One third of schoolkids ‘do not know who Shakespeare is’
Nearly a third of British schoolchildren do not know William Shakespeare was a playwright, according to new research commissioned by LAMDA.
The survey also suggests that nearly half of children have never been to the theatre as part of a school trip. The results have been labelled as a “shocking” indicator of the damage wrought by the decline of arts education and participation in schools.
As part of the research, 1,000 pupils aged between 11 and 18 were given a list of 13 names and asked to select those they thought wrote plays. Thirty-one percent did not select Shakespeare.
Other playwrights on the list included Oscar Wilde, correctly recognised by half the children, as well as Caryl Churchill, who was selected by 5%.
Just 2% of children identified Roy Williams as a playwright, the same percentage as those who incorrectly selected music mogul and X Factor judge Simon Cowell.
The list also included actor and presenter Amanda Holden, singer Alesha Dixon and former prime minister Neville Chamberlain.
The research was commissioned by LAMDA as a way of measuring young people’s access to drama in their schools and also asked about children’s experiences with it during their secondary education.
Nearly two-thirds (65%) of the children attending state schools said they had not taken part in a school play during secondary school, while 47% said they had never been to see a play as part of a school trip.
These percentages dropped to 51% and 29% respectively when assessing children at independent schools.
LAMDA principal Joanna Read said the research highlighted the “appalling erosion that a lack of funding is having on children’s access to arts activity and participation”.
“These statistics are shocking. I’m concerned that half of our children have never been to see a play with their school – that figure should be zero. The arts are a right, not a privilege, and today we are seeing fewer and fewer children being given the opportunity to access, enjoy and learn from them,” she said.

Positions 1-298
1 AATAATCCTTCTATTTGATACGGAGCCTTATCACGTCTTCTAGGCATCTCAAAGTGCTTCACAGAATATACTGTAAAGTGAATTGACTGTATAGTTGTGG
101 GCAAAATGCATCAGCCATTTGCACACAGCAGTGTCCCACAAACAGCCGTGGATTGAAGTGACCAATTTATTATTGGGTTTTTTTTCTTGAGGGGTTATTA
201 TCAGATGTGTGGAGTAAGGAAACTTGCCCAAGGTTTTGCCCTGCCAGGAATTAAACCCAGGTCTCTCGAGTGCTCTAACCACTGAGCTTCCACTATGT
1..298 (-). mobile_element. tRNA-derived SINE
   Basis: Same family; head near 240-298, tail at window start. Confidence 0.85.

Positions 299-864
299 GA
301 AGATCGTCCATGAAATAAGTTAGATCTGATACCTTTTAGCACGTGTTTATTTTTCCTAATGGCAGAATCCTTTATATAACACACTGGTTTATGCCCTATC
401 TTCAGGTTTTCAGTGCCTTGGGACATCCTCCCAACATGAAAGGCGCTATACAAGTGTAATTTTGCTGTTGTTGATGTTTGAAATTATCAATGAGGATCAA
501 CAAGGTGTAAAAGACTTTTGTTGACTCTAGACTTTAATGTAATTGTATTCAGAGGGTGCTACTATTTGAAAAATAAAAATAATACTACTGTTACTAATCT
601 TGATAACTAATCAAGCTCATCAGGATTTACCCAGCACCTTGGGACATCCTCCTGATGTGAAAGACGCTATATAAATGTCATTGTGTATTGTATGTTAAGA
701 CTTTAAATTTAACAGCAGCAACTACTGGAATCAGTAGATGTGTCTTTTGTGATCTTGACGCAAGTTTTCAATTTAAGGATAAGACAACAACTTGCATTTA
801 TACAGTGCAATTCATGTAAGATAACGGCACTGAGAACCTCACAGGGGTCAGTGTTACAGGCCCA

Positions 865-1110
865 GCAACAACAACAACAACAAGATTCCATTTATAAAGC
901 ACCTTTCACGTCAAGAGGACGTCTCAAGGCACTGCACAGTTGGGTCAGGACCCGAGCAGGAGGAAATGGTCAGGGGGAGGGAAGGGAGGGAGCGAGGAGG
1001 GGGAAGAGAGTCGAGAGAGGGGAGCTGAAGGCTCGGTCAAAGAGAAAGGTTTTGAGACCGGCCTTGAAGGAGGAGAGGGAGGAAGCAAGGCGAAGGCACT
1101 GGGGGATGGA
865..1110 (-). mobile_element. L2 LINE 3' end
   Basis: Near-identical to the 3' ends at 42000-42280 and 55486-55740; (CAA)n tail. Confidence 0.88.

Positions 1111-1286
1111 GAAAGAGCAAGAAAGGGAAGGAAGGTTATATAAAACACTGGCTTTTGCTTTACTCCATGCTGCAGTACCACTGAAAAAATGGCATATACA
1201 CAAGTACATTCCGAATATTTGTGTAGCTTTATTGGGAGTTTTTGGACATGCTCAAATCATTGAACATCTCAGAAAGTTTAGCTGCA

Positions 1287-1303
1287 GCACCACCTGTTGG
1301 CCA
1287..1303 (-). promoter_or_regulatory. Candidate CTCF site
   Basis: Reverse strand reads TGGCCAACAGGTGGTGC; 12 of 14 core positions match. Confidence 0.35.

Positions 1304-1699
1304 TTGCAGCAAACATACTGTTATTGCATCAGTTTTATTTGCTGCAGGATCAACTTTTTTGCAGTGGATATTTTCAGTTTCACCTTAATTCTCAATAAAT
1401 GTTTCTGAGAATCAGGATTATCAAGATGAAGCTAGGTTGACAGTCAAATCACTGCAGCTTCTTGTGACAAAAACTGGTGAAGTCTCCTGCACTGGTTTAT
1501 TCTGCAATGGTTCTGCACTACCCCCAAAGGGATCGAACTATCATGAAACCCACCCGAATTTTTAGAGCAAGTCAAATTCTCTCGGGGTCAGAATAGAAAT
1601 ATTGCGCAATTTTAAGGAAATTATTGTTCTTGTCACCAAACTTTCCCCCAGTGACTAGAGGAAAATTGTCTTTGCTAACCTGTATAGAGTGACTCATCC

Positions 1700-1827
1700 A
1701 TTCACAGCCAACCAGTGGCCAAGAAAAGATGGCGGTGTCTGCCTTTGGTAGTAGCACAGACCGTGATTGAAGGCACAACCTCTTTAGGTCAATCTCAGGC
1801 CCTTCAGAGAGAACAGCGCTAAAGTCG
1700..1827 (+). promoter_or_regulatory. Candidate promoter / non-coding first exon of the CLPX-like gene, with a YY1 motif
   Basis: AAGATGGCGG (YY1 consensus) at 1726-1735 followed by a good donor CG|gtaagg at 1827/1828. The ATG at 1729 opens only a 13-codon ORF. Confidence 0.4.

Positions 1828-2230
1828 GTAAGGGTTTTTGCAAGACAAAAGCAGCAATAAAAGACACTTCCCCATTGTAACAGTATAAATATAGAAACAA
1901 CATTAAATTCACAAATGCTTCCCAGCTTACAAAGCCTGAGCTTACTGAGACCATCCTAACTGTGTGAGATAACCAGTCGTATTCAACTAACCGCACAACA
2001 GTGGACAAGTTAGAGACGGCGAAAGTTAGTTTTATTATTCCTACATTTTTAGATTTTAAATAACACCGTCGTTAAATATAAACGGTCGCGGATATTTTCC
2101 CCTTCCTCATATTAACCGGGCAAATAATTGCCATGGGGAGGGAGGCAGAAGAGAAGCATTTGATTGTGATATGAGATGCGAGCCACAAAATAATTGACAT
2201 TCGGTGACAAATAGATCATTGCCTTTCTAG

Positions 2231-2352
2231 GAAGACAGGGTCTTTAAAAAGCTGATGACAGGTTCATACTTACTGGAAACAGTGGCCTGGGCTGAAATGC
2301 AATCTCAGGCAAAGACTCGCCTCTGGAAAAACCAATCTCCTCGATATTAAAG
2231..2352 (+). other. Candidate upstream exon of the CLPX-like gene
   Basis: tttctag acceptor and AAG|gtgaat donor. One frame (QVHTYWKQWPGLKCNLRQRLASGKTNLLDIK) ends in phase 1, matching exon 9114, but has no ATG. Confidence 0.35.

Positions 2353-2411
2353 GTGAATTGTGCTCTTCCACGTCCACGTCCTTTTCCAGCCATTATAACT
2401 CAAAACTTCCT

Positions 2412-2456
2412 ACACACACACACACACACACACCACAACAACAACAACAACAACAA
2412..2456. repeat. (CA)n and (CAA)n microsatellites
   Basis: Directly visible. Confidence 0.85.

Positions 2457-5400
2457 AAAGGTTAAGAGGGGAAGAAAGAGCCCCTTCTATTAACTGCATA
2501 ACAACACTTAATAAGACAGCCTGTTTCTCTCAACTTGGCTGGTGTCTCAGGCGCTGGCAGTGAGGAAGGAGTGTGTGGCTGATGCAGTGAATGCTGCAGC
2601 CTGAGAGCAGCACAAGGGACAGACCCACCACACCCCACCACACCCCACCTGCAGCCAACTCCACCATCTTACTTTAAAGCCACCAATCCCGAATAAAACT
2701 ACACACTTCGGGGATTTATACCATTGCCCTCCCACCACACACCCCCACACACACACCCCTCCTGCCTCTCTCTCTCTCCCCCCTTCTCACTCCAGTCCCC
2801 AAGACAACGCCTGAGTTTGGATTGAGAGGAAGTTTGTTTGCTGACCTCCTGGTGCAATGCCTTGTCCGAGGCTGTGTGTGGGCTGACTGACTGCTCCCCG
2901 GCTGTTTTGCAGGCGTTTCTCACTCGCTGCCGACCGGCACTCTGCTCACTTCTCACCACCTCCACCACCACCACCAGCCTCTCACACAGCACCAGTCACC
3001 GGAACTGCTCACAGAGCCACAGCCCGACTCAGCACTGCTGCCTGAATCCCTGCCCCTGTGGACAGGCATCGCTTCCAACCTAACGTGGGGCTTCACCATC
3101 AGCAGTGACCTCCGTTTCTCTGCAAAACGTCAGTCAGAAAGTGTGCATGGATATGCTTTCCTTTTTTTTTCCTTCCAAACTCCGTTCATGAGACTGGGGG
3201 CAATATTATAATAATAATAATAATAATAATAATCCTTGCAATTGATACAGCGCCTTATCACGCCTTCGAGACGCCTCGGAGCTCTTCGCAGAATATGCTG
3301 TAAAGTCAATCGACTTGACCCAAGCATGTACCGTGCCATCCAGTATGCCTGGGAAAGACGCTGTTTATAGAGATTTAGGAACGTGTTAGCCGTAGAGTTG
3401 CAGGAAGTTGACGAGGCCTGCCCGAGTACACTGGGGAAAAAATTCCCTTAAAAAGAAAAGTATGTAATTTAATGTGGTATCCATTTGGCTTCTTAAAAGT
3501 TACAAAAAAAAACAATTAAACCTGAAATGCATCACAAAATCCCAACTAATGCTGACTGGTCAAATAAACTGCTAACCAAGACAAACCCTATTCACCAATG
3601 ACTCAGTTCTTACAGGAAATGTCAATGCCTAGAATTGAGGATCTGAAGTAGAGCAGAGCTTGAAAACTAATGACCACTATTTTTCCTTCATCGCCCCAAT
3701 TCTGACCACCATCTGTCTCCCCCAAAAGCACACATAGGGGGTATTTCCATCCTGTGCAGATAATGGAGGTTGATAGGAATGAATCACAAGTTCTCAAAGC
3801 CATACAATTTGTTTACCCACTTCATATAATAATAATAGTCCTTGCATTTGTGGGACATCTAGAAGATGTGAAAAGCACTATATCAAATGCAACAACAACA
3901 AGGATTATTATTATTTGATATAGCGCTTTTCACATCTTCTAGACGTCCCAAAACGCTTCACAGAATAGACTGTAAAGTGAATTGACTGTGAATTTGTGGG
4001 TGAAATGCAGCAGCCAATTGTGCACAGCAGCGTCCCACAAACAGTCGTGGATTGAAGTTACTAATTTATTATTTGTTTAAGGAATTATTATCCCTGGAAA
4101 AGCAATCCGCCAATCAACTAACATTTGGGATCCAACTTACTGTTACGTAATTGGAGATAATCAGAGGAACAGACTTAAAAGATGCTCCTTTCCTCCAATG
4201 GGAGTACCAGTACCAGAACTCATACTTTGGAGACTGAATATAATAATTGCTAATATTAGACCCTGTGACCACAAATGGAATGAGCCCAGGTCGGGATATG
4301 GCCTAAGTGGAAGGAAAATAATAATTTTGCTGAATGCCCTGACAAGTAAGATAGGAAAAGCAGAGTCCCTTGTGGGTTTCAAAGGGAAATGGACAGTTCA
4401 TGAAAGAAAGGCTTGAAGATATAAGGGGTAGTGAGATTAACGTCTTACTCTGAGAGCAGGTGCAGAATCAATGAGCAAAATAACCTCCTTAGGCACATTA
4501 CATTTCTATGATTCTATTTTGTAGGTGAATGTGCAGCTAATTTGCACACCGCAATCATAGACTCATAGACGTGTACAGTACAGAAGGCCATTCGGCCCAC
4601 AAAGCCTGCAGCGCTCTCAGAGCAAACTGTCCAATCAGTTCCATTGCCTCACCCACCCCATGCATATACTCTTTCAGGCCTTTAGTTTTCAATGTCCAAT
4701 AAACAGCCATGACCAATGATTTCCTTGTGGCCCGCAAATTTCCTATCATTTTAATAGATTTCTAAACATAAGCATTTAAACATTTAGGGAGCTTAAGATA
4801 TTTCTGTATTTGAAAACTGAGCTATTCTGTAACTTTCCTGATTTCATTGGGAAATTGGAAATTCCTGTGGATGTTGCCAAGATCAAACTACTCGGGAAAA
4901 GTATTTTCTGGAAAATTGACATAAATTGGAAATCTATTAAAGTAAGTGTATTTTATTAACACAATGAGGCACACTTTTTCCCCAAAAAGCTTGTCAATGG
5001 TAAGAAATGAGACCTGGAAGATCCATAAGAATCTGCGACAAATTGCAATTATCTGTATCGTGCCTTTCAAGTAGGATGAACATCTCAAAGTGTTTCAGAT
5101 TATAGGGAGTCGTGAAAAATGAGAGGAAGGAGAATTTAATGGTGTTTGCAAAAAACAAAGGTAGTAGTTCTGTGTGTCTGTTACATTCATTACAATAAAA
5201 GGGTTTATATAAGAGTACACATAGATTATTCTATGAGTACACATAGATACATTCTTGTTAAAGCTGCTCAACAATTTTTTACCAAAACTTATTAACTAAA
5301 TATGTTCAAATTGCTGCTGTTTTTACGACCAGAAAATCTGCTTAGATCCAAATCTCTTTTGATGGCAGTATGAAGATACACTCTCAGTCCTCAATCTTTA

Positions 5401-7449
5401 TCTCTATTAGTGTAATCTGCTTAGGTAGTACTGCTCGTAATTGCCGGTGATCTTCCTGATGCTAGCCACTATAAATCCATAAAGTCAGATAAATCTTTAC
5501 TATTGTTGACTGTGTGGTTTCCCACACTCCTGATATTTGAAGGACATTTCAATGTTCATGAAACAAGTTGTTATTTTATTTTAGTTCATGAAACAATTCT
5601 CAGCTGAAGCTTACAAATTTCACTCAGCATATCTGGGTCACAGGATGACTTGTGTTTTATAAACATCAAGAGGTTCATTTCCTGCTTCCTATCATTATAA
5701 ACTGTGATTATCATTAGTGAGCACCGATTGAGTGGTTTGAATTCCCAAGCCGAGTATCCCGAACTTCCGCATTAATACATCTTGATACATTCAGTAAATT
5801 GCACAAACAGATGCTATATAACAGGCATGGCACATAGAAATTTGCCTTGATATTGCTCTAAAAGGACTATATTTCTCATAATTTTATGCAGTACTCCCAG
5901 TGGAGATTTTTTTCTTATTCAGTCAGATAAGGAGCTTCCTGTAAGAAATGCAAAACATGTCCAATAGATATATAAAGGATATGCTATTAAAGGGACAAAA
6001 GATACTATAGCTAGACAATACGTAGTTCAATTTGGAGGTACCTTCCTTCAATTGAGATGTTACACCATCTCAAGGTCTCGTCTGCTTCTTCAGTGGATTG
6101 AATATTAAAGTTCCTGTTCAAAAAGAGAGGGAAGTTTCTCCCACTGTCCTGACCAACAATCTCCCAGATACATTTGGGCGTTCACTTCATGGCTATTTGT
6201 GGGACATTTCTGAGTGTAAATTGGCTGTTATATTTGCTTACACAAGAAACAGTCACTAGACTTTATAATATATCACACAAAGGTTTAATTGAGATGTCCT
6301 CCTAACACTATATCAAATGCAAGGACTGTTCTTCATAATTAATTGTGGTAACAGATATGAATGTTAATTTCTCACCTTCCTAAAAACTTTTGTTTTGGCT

Children from London were the most likely to have participated in a school play, with 46% saying they had done so.
They were also the most likely to have been taken to the theatre on a school trip, as 67% said that they had, followed by children in the North West, 65% of whom had been taken on a theatre trip.
Out of the 1,000 students, 32% said their school did not offer drama at GCSE or A level, while 17% said they were not sure whether it did or not.
The research comes amid ongoing criticism of the omission of a compulsory arts subject in the GCSE performance measure the English Baccalaureate, and as campaigners continue to argue that it is contributing to the decline of arts education.
Last week, the Royal Shakespeare Company called on all secondary schools to offer a full range of arts subjects at GCSE as part of a wider piece of research that championed the positive impact that an “arts-rich” education can have on children.
What is the EBacc?
The English Baccalaureate (EBacc) is a performance measure for schools in England, implemented by the government.
It comprises a set of core subjects that are compulsory for all those taking the EBacc. These are English, maths, science (either double or triple award), a foreign language and either history or geography.
This means students will take a minimum of seven GCSEs.
It was introduced for schools in England in 2010, however under continued government encouragement has been increasing in prominence ever since.
At present, the government’s aim is to ensure that 90% of pupils sit the EBacc at GCSE by 2025.
We need your help…
When you subscribe to The Stage, you’re investing in our journalism. And our journalism is invested in supporting theatre and the performing arts.
The Stage is a family business, operated by the same family since we were founded in 1880. We do not receive government funding. We are not owned by a large corporation. Our editorial is not dictated by ticket sales.
We are fully independent, but this means we rely on revenue from readers to survive.
Help us continue to report on great work across the UK, champion new talent and keep up our investigative journalism that holds the powerful to account. Your subscription helps ensure our journalism can continue.